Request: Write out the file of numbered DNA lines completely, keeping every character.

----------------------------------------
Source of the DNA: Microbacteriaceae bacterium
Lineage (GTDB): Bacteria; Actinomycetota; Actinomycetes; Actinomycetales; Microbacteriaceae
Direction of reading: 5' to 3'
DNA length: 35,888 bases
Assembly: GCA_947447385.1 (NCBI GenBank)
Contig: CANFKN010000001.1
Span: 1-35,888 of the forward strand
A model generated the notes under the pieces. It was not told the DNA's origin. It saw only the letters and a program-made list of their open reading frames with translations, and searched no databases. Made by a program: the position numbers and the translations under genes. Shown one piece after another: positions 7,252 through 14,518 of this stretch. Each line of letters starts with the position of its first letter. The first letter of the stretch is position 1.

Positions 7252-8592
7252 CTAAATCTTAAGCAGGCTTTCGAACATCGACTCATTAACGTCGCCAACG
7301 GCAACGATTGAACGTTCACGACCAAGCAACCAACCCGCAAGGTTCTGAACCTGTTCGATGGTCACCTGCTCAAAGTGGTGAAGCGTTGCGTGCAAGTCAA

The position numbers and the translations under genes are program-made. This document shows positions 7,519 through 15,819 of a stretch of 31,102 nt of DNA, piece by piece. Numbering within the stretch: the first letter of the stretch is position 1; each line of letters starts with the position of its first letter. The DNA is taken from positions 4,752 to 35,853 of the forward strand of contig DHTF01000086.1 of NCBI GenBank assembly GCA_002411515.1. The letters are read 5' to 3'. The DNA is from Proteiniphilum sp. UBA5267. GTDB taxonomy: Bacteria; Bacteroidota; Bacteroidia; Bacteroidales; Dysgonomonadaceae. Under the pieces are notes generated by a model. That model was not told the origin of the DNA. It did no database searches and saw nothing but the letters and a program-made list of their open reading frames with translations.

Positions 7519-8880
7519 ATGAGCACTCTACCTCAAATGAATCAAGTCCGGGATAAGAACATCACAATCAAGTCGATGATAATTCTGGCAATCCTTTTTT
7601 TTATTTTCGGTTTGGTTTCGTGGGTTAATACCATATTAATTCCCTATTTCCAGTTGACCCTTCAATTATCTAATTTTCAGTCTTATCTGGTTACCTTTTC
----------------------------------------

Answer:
Source of the DNA: Microbacteriaceae bacterium
Lineage (GTDB): Bacteria; Actinomycetota; Actinomycetes; Actinomycetales; Microbacteriaceae
Direction of reading: 5' to 3'
DNA length: 35,888 bases
Assembly: GCA_947447385.1 (NCBI GenBank)
Contig: CANFKN010000001.1
Span: 1-35,888 of the forward strand
A model generated the notes under the pieces. It was not told the DNA's origin. It saw only the letters and a program-made list of their open reading frames with translations, and searched no databases. Made by a program: the position numbers and the translations under genes. Shown one piece after another: positions 7,252 through 14,518 of this stretch. Each line of letters starts with the position of its first letter. The first letter of the stretch is position 1.

Positions 7252-8592
7252 CTAAATCTTAAGCAGGCTTTCGAACATCGACTCATTAACGTCGCCAACG
7301 GCAACGATTGAACGTTCACGACCAAGCAACCAACCCGCAAGGTTCTGAACCTGTTCGATGGTCACCTGCTCAAAGTGGTGAAGCGTTGCGTGCAAGTCAA

The position numbers and the translations under genes are program-made. This document shows positions 7,519 through 15,819 of a stretch of 31,102 nt of DNA, piece by piece. Numbering within the stretch: the first letter of the stretch is position 1; each line of letters starts with the position of its first letter. The DNA is taken from positions 4,752 to 35,853 of the forward strand of contig DHTF01000086.1 of NCBI GenBank assembly GCA_002411515.1. The letters are read 5' to 3'. The DNA is from Proteiniphilum sp. UBA5267. GTDB taxonomy: Bacteria; Bacteroidota; Bacteroidia; Bacteroidales; Dysgonomonadaceae. Under the pieces are notes generated by a model. That model was not told the origin of the DNA. It did no database searches and saw nothing but the letters and a program-made list of their open reading frames with translations.

Positions 7519-8880
7519 ATGAGCACTCTACCTCAAATGAATCAAGTCCGGGATAAGAACATCACAATCAAGTCGATGATAATTCTGGCAATCCTTTTTT
7601 TTATTTTCGGTTTGGTTTCGTGGGTTAATACCATATTAATTCCCTATTTCCAGTTGACCCTTCAATTATCTAATTTTCAGTCTTATCTGGTTACCTTTTC